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Question Matters

Often, the answer is far less critical than understanding what drives the question.

This idea was raised at a recent yoga retreat, and I began to reflect on better understanding what prompts my own questions, as well as what may be lurking behind those asked by others.

In my life, I’ve often wondered how others feel towards me, how important and meaningful I am to them. It seems understandable to question if feelings are reciprocal - driven as much by a desire for validation (pleasure) as to insulate against rejection (pain). I am certain I am not alone in this quest. This desire to feel cherished, to feel valued, to remain relevant causes us to entrust our emotions and our perceived value to others.

But herein lay a dilemma. In any relationship, should we seek to find true parity in feelings, with the understanding that individuals are just that - individuals. Each of us is unique in formulating perceptions and developing emotions based on a lifetime of very personal, very intimate, and very unique experiences. Should we embrace our feelings as ours alone without regard, or modulate our emotions in reaction to those of others? Is it possible to consciously and effectively do either one - do we possess such self-awareness and an ability to control our emotions or are we mistaking control for suppression? Perhaps the difference seems overly nuanced, but then again, context is everything.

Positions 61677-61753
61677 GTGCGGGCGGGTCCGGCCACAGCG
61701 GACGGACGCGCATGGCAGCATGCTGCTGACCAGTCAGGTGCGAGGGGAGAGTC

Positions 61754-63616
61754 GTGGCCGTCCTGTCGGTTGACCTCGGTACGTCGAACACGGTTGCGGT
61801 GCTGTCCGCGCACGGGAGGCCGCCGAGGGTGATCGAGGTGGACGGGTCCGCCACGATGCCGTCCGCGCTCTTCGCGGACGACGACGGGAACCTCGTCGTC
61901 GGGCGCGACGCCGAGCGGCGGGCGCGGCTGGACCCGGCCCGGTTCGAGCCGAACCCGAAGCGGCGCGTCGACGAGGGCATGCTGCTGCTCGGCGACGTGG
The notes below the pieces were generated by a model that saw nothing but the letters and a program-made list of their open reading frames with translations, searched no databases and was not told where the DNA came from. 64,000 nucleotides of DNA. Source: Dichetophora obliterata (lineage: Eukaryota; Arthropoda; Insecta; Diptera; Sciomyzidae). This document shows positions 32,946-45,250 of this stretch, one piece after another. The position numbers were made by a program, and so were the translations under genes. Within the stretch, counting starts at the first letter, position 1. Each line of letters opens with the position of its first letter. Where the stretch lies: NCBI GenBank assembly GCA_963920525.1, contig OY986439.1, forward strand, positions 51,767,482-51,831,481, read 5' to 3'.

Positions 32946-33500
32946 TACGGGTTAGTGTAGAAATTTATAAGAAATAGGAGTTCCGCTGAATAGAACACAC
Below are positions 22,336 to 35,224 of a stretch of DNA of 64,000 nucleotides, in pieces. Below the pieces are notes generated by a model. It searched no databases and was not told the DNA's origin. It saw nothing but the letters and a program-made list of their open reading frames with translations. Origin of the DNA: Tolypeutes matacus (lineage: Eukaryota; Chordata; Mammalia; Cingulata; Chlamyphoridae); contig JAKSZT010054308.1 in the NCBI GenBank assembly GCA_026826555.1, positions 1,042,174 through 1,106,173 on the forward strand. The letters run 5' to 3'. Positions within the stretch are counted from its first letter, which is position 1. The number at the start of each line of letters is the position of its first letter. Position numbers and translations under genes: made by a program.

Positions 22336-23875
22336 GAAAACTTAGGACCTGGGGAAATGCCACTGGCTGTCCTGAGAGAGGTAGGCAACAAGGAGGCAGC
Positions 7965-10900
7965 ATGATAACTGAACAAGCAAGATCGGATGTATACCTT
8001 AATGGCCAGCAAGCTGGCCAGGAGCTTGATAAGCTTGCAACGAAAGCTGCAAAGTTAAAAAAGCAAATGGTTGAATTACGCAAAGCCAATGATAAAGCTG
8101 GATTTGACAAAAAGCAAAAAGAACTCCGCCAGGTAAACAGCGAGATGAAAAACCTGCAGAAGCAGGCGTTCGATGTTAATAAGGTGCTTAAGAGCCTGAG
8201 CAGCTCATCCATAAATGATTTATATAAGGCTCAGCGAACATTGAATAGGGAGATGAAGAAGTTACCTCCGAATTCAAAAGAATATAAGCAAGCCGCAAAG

In terms of emotional capital, relationships rarely prove a sound investment strategy. We do not hedge against emotional uncertainty and loss. We speculate on a long-term upside - throwing caution (and often experience) into the wind.

Despite the best intent, effort, and understandings, relationships are forged by relinquishing control - and the human courage it takes to do so, is enormous. Perhaps there is nothing we fear more than consigning our emotional fate to others. And yet we do, time and time again. We seek this deep connection, we cling to fragments of hope. We grow love from a single bud into a field of flowers in full summer bloom, forgetting that seasons change. Has experience not taught us anything, or simply made us more resilient and optimistic over time?

There are people I’ve loved deeply, and are no longer a part of my life. I can question the integrity of those past feelings, but I know they were genuine and true. They manifest for a version of “me” from the past, an earlier version of myself that also made some questionable choices in fashion, music and hair styles.

Life is dynamic, and the nature of a relationships change as we experience them, experience others, and experience ourselves. When I reflect on what drives me to ask “how do you feel about me?” I am now forced to contemplate what it is I am trying to reconcile within me, what latent need or fear is driving this need to uncover this mystery. I’ve started to discover so much more about myself, learning to embrace how I feel towards myself that wondering how the other person feels suddenly becomes wholly irrelevant.

WIth gratitude to Rony Stav and Emily Shein from YTTP

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